Heartbreaking moment police officers walk son, 5, of murdered cop into school

Police officers escorted a five-year-old boy to school on his first day after his police officer dad was murdered at the scene of the burglary.

Jackson Romrell, five, walked alongside the group of at least 10 Utah officers acting as “fill-in dads” in honour of their lost co-worker.

David Romrell, a South Salt Lake Police Officer, was killed in November 2018, leaving behind his then four-month-old son and wife Elizabeth.

The boy has since grown up and is now starting kindergarten. His father’s former co-workers stepped in to see the youngster off on his big day.

The boy’s dad was killed by two suspects who were fleeing the scene of a burglary.

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Officer Romrell – the youngster’s dad – was a US Marine Corps veteran and served with the South Salt Lake Police Department for 11 months. He was killed in the line of duty while investigating a burglary on November 24, 2018.

Felix Calata, the driver of the car, was shot dead by officers at the scene after striking Officer Romwell. Jeffrey Don Black, a passenger in the car, was sentenced to up to 30 years in prison for his role in the robbery in June 2020.

Officer Romwell was the first South Salt Lake Police Officer to be killed in the line of duty. His son was pictured with the officers holding his mum’s hand as they walked to school together this week.

Pictures shared by the police department showed the officers surrounding the child as they put him on a police motorcycle for a photo opportunity.

The department honoured fallen soldiers, including Officer Romrell, with a fallen officer motorcycle ride the day before, according to Fox News.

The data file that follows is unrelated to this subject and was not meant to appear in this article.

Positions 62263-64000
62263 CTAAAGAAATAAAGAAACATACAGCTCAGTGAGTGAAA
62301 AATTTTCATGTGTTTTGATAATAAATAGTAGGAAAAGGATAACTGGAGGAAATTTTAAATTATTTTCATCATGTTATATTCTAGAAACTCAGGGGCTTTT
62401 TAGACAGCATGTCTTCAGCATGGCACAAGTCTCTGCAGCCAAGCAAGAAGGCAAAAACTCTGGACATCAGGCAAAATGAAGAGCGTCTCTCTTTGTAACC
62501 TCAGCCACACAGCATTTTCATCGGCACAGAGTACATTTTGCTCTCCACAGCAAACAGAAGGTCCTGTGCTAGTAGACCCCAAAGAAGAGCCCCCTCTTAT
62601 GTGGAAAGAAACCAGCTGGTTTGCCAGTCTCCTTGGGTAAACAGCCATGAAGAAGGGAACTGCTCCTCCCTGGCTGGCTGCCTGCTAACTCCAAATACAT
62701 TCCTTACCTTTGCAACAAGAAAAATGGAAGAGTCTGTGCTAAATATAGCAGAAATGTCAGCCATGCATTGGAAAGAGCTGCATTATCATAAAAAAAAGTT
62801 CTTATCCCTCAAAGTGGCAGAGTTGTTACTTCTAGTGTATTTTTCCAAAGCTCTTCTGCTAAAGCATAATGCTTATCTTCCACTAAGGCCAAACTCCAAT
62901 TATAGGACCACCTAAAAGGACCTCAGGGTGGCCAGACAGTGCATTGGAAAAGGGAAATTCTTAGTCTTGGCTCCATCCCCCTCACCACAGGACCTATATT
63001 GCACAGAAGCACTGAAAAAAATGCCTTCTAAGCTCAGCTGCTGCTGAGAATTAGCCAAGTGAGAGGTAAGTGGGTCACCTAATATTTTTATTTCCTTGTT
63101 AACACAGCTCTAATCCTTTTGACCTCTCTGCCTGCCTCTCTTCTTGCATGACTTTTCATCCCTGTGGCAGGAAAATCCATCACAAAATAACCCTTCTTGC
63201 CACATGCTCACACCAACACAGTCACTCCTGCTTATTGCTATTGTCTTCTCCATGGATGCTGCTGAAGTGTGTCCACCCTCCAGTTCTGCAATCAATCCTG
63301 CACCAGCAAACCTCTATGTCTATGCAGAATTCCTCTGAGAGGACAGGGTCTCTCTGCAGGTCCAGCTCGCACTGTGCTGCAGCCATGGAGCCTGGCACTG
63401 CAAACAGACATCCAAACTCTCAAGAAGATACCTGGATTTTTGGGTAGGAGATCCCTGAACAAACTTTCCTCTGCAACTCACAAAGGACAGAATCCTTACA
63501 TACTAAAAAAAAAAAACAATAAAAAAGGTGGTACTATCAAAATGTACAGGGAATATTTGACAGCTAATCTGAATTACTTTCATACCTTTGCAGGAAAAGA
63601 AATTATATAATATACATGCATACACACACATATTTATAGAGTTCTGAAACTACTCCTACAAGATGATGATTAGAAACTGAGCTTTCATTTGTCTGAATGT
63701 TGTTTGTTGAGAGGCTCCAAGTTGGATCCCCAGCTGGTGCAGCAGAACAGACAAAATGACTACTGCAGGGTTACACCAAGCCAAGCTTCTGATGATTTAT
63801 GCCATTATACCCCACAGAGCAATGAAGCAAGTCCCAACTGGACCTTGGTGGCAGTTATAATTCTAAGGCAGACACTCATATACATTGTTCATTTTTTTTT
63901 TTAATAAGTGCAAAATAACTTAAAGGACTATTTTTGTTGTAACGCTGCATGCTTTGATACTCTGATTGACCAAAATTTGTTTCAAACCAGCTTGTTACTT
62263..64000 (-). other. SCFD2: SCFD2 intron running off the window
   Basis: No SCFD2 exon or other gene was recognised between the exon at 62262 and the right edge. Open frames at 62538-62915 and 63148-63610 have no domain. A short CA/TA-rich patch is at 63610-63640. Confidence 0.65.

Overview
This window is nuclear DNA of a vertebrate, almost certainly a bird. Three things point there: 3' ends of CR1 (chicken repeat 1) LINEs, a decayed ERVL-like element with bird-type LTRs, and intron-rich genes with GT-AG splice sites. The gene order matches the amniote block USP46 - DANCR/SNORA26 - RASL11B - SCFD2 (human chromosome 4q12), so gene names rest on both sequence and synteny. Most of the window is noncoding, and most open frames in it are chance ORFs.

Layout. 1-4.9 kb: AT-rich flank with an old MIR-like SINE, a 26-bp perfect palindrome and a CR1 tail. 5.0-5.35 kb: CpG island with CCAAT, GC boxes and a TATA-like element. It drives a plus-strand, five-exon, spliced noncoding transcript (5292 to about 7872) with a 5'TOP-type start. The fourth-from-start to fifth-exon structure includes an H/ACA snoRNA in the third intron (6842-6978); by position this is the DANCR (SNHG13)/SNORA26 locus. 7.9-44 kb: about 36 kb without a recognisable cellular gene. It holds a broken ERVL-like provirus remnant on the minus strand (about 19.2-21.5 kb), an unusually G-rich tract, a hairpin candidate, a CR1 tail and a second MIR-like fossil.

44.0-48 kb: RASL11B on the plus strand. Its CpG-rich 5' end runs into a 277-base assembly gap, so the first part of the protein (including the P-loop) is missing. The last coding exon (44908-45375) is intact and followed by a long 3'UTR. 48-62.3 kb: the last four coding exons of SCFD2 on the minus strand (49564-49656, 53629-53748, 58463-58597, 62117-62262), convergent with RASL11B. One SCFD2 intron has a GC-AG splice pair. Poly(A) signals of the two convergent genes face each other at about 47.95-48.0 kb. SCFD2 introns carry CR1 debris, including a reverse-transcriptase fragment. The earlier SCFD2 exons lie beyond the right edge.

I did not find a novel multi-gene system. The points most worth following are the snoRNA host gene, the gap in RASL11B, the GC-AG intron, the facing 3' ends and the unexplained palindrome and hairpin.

Salt Lake Police Department honoured Officer Romrell on its website, which reads: “He devoted his entire adult life to serving his country and the community and made a lasting impact on all who had the fortune to know him.”

He served several tours with the Marines before settling down to become a police officer.

A 2013 social media survey from the International Association of Chiefs of Police found that 73 percent of police agencies say social media helps improve police-community relationships in their local areas.

Posting about public events, including positive stories such as escorting a child to school, are part of a huge increase in social media usage by police departments across the US.

It also allows police departments to communicate effectively with the public and help with solving crimes.

Additionally, spreading ‘goodwill’ through social media is supposed to help departments find new recruits, something many law enforcement agencies have struggled with throughout the US since relations between police and civilians have hit a low.

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